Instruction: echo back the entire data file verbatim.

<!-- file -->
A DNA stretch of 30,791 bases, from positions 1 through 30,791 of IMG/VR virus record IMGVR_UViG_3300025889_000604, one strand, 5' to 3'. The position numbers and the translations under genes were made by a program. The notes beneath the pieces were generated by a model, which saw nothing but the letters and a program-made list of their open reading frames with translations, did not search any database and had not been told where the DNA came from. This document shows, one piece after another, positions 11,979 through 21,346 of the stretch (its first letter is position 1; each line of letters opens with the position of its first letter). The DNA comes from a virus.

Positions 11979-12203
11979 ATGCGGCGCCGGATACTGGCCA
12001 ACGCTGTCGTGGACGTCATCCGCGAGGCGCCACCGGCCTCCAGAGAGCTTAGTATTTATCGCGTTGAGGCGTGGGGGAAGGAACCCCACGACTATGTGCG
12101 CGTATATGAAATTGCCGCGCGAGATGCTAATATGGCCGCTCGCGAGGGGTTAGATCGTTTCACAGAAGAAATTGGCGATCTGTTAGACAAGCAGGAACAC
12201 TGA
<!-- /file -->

A DNA stretch of 30,791 bases, from positions 1 through 30,791 of IMG/VR virus record IMGVR_UViG_3300025889_000604, one strand, 5' to 3'. The position numbers and the translations under genes were made by a program. The notes beneath the pieces were generated by a model, which saw nothing but the letters and a program-made list of their open reading frames with translations, did not search any database and had not been told where the DNA came from. This document shows, one piece after another, positions 11,979 through 21,346 of the stretch (its first letter is position 1; each line of letters opens with the position of its first letter). The DNA comes from a virus.

Positions 11979-12203
11979 ATGCGGCGCCGGATACTGGCCA
12001 ACGCTGTCGTGGACGTCATCCGCGAGGCGCCACCGGCCTCCAGAGAGCTTAGTATTTATCGCGTTGAGGCGTGGGGGAAGGAACCCCACGACTATGTGCG
12101 CGTATATGAAATTGCCGCGCGAGATGCTAATATGGCCGCTCGCGAGGGGTTAGATCGTTTCACAGAAGAAATTGGCGATCTGTTAGACAAGCAGGAACAC
12201 TGA